Sunday, November 12, 2006

Little Know Thanksgiving Facts


In the 19th Century, Lydia Maria Child became known as an outspoken abolitionist, a women’s rights crusader, Indian rights activist, novelist, journalist, and was a pioneer in children's literature. But she is known today primarily by a poem she wrote in 1844, "A Boy's Thanksgiving Day." The poem was set to music and became the Thanksgiving song we know today as "Over the River and Through the Woods."

No one knows who wrote the melody.

Child was born in 1802 and became a well-known Unitarian author and editor.

When Child began writing, there was virtually nothing published especially for children. In 1826 she started the first children's magazine, Juvenile Miscellany, a tiny paper periodical she edited, writing many of the didactic little stories herself. The publication enjoyed wide support for nearly ten years.

In early 1833, she was named America's pre-eminent woman writer. Her successful literary career came to an abrupt end that same year when she published “An Appeal in Favor of That Class of Americans Called Africans”, often cited as the first antislavery book. In it she reviewed the history of slavery. She insisted that slavery had an evil impact on both slave and slaveholder, and she outraged her Boston friends by describing Northerners' prejudice against blacks and the segregation that existed in Northern cities. As a result, subscriptions to Juvenile Miscellany were cancelled and Child was forced to resign as editor. Her readers stopped buying her books. The Boston Athenaeum trustees revoked her library privileges. Nevertheless, long before Harriet Beecher Stowe's “Uncle Tom's Cabin” was published, Child's book won many converts to the antislavery cause.

"An Appeal in Favor of That Class of Americans Called Africans" argued in favor of the immediate emancipation of the slaves, and she is sometimes said to have been the first white person to have written a book in support of this policy.

In 1839, she was elected to the executive committee of the American Anti-Slavery Society, and became editor of the society's National Anti-Slavery Standard in 1841. In 1861, Child helped Harriet Ann Jacobs, with her Incidents in the Life of a Slave Girl.

During the 1860s, Child wrote pamphlets on Indian rights. The most prominent, "An appeal for the Indians" (1868), called upon government officials, as well as religious leaders, to bring justice to American Indians. Her presentation sparked Peter Cooper's interest in Indian issues, and led to the founding of the United States Indian Commission and the subsequent Peace Policy in the administration of Ulysses S. Grant.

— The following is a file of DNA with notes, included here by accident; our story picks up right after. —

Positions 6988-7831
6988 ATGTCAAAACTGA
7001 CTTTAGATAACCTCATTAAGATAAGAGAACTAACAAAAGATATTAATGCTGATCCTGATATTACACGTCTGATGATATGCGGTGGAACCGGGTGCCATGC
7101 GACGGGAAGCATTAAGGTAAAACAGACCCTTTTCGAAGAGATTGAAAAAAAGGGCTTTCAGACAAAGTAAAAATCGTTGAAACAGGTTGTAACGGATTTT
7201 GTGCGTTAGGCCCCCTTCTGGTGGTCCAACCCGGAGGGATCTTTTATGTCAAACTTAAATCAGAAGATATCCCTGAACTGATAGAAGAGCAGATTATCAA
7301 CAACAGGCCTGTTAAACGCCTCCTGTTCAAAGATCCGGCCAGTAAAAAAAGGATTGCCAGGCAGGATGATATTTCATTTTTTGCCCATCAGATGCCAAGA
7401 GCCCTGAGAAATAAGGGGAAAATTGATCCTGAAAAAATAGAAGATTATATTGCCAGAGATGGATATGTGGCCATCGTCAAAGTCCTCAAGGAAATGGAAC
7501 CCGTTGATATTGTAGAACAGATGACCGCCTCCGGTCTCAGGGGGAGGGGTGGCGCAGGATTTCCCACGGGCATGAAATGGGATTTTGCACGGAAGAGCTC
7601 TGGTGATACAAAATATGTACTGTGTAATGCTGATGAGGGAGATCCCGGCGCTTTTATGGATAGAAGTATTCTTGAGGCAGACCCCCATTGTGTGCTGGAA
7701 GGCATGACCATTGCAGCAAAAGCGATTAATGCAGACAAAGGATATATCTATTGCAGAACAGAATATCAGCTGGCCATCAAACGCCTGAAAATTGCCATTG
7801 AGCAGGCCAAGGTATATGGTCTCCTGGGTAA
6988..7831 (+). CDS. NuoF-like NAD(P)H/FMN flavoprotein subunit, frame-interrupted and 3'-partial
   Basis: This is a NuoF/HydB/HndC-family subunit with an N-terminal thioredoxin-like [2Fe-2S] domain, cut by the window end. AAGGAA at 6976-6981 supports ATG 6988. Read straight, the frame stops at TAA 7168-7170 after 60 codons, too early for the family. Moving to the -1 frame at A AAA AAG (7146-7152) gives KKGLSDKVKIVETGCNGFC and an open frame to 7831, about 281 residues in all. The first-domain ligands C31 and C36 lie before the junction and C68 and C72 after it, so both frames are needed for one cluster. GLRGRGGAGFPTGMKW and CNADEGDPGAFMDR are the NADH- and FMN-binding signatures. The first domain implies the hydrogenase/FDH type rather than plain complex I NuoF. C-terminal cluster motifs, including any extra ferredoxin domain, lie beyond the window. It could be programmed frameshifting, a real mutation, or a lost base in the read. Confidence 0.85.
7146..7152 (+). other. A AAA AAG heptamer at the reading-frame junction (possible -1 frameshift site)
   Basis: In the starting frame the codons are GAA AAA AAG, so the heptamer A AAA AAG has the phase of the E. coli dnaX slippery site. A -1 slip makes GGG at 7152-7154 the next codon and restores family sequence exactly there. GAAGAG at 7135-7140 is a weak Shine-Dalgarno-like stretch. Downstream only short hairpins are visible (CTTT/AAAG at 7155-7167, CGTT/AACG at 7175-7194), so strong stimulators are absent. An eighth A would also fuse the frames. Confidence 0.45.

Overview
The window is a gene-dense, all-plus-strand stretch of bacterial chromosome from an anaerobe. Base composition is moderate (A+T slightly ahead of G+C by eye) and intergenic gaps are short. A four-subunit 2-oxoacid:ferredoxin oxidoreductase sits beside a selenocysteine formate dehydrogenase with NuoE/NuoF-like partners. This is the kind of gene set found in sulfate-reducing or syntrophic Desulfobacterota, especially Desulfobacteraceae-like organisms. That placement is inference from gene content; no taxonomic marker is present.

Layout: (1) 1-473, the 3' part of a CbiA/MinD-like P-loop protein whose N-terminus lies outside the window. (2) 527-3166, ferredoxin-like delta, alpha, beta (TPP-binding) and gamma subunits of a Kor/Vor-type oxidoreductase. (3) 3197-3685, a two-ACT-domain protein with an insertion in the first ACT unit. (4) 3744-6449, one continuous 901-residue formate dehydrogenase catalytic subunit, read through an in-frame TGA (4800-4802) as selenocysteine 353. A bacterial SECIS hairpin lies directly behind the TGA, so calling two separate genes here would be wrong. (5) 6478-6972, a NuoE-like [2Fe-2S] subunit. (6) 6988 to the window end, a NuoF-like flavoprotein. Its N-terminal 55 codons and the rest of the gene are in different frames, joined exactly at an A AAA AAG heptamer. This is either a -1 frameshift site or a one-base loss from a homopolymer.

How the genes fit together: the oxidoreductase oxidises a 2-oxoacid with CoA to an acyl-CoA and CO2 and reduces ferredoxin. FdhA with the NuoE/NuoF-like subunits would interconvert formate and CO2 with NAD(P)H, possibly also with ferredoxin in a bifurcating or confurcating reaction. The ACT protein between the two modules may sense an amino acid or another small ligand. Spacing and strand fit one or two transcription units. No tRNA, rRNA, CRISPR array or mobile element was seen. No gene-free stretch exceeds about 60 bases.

She died in Wayland, Massachusetts in 1880 at the age of 78.

Here are the lyrics to "Over the River and Through the Woods"

Over the river and thru the wood,
To grandfather's house we go;
The horse knows the way to carry the sleigh,
Thru the white and drifted snow, oh!

Over the river and thru the wood,
Oh, how the wind does blow!
It stings the toes and bites the nose,
As over the ground we go.

Over the river and through the woods,
To have a first-rate play;
Oh hear the bells ring,
Hurrah for Thangsgiving Day.

Over the river and through the woods,
Trot fast my dapple gray!
Spring over the ground,
Like a hunting hound!
For this is Thanksgiving Day.

Over the river and through the woods,
And straight through the barn-yard gate,
We seem to go
Extremely slow
It is so hard to wait!

Over the river and through the woods,
Now grandmother's cap I spy!
Hurrah for the fun!
Is the pudding done?
Hurrah for the pumpkin pie!


Blogger X. Dell said...

Ms. Child sounds like the kind of woman that I would have like to have met. I just read an article somewhere about the Emancipation movement in Massachusettes, and how slaves used torts to gain freedom. It seems, sometimes, that MA has always kinda been in the forefront of racial animosity--from the Salem race riots of th 1670s to the anti-bussing mobs of the 1970s.

12:25 AM CST  
Blogger Betty S said...

Me too. I would have enjoyed spending a Thanksgiving at her grandmother's house, eating pumpkin pie and discussing her life and the issues of the day.

I think your observation about them being in the heat of so many protests agains discrimination is an interesting one. Perhaps it is because of those experiences that they are one of the more liberal states in the union today.

8:33 AM CST  
Anonymous Anonymous said...

I think her mission was good, but her delivery caused her many problems. Like a lot of history, the story isn't completely presented. She was originally invited to the Boston Athenaeum, but caused disturbances that upset paying members. She was a difficult person unless you were in complete agreement with her. Remember, we are judging by today's values and in the 1800's she was a pain in the butt.

2:13 PM CST  
Blogger X. Dell said...

This comment has been removed by a blog administrator.

7:58 PM CST  
Blogger X. Dell said...

Anonymous, values haven't changed. The ability to hold those values to account has.

7:59 PM CST  
Blogger Betty S said...

I think anyone who bucks agains the current accepted standard can be viewed by others as a pain in the but. Bottom line is, she was right. Native Americans are humans who need to be treated with equality and women deserve equal rights. I imagine she did raise a runkus. If she hadn't been a thorn in their flesh, nothing would have ever changed. "The squeeky wheel gets the grease," etc.

9:59 AM CST  

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